Probing the coherent amplitude mode in 1T-TaS2 with THz-scanning tunneling microscopy

Dr. Luis Enrique Parra Lopez1, Ms. Alkisti Vaitsi1, Ms. Vivien Sleziona1, Dr. Fabian Schulz2, Prof. Martin Wolf1, Dr. Melanie Müller1
1Fritz Haber Institute of the Max Planck Society, Berlin, Germany. 2CIC nanoGUNE, Donostia-San Sebastian, Spain


Interest in lightwave driven electronics has increased over the years due to its promising potential for application in novel quantum technologies. Moreover, its application to scanning tunneling microscopy (STM) has been key for the recent development of ultrafast STM. In particular, the use of single-cycle THz-pulses as lightwave bias in STM (THz-STM) has bridged the experimental gap between simultaneously achieving atomic spatial and femtosecond temporal resolution.  

A particularly interesting application for THz-STM is the study of the non-equilibrium dynamics of correlated quantum materials. An important and widely studied example is 1T-TaS2 which exhibits a commensurate charge density wave (C-CDW) phase leading to the opening of a Mott gap. Furthermore, it exhibits a metastable metallic (hidden) state characterized by the emergence of an amorphous-like phase of nanometer-sized CDW domains. Local investigation of the non-equilibrium dynamics of such states can offer valuable insights into the underlying interactions that govern the properties of quantum materials.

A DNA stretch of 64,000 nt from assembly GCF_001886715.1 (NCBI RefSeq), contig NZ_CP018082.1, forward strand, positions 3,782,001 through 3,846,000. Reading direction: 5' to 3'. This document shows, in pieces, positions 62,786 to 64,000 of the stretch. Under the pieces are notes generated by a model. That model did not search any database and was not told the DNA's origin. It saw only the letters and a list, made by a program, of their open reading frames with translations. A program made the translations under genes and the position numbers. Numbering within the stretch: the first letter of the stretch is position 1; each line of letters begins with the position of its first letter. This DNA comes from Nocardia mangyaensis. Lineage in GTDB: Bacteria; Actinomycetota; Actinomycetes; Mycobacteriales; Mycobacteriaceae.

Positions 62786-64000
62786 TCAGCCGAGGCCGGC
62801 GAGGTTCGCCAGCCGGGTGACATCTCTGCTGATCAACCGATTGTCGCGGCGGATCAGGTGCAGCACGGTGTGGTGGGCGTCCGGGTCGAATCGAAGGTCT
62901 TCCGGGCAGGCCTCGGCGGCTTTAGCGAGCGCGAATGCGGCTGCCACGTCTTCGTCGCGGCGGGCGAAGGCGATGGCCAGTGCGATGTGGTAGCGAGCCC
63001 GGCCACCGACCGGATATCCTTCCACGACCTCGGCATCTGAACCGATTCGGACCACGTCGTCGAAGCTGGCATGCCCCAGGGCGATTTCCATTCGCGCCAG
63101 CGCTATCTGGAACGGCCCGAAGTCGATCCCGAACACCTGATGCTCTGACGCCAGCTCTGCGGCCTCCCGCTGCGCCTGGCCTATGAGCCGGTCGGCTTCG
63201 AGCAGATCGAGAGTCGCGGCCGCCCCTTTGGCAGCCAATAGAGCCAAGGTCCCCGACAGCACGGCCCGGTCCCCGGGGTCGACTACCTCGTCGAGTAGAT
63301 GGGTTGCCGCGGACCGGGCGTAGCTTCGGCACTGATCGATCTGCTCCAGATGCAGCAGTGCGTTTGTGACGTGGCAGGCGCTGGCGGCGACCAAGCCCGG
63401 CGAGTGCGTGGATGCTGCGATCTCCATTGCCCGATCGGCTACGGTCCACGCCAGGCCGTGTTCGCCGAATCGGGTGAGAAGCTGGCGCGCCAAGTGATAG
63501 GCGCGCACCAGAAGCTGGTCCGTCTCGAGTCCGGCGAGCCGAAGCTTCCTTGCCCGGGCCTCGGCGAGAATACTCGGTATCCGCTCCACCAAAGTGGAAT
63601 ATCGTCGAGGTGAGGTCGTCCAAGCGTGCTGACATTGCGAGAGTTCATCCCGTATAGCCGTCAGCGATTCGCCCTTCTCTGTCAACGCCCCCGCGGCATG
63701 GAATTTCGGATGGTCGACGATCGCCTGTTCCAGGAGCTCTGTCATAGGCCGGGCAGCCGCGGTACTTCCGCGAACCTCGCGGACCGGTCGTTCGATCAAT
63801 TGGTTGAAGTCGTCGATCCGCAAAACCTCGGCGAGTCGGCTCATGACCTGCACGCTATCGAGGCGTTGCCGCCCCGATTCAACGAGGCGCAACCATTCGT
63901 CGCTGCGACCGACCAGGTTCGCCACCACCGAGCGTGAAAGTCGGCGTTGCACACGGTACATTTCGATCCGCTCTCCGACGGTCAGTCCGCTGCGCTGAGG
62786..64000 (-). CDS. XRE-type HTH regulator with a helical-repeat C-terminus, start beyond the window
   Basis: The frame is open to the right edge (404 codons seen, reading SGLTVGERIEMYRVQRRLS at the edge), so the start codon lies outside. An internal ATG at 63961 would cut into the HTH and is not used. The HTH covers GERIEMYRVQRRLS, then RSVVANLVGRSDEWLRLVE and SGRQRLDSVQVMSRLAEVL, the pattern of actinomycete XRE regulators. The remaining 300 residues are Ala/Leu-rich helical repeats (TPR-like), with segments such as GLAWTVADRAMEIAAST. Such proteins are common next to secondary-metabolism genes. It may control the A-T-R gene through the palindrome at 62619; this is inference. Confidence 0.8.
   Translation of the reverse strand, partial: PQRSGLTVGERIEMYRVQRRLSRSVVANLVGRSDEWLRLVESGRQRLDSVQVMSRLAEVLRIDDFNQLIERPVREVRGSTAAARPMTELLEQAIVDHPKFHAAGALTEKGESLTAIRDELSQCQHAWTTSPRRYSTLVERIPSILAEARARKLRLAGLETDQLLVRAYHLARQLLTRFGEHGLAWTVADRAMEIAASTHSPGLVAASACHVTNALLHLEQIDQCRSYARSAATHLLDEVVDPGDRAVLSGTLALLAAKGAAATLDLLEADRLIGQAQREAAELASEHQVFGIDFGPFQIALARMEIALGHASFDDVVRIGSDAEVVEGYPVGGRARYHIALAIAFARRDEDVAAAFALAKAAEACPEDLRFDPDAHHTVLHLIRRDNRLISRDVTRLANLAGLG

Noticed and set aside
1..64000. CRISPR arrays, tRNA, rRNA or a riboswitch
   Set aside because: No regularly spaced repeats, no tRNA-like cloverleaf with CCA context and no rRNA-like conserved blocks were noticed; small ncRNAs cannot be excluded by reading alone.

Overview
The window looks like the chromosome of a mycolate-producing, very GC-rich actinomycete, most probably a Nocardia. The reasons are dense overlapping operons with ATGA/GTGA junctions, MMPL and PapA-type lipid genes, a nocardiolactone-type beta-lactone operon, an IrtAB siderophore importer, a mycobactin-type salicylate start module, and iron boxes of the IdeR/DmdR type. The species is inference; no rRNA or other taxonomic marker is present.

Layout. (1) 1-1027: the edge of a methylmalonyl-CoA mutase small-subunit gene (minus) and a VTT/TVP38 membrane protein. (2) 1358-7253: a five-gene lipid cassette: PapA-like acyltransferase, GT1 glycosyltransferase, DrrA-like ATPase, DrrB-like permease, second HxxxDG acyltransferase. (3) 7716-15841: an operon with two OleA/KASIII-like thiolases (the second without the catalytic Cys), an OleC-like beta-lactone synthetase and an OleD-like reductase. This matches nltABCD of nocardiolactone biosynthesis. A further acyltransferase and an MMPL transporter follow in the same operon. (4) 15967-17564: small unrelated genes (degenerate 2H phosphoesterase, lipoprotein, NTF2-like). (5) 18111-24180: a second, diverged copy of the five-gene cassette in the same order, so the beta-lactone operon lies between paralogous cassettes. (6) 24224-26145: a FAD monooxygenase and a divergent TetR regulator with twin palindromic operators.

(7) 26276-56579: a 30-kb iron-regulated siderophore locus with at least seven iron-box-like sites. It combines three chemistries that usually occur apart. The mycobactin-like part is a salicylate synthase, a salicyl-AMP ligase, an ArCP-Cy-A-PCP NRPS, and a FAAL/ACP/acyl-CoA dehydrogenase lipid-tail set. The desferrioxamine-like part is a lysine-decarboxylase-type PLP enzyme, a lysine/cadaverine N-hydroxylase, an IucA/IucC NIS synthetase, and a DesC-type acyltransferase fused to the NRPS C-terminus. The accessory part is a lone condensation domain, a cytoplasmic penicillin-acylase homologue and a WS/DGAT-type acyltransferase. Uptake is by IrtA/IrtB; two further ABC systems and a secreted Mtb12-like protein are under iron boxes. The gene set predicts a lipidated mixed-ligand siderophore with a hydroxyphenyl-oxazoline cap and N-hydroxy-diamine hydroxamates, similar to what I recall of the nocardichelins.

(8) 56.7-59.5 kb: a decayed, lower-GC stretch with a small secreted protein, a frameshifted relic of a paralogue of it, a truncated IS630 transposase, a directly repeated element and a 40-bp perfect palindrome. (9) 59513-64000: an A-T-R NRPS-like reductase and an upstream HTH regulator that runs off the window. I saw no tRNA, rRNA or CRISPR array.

Here we use THz-STM combined with ultrafast optical excitation to investigate the photoinduced dynamics of the C-CDW state in 1T-TaS2. Upon photoexcitation, we observe a 3% periodic modulation of the rectified current at a frequency of 2.5 THz which corresponds to the amplitude phonon mode in 1T-TaS2 .Furthermore, we discuss to what extent transient electronic temperatures, ultrafast Mott gap collapse and coherent AM oscillations can be probed by the rectified current in THz-STM. Our observations are a hallmark step towards the application of THz-STM to study the non-equilibrium dynamics of quantum materials at the atomic scale.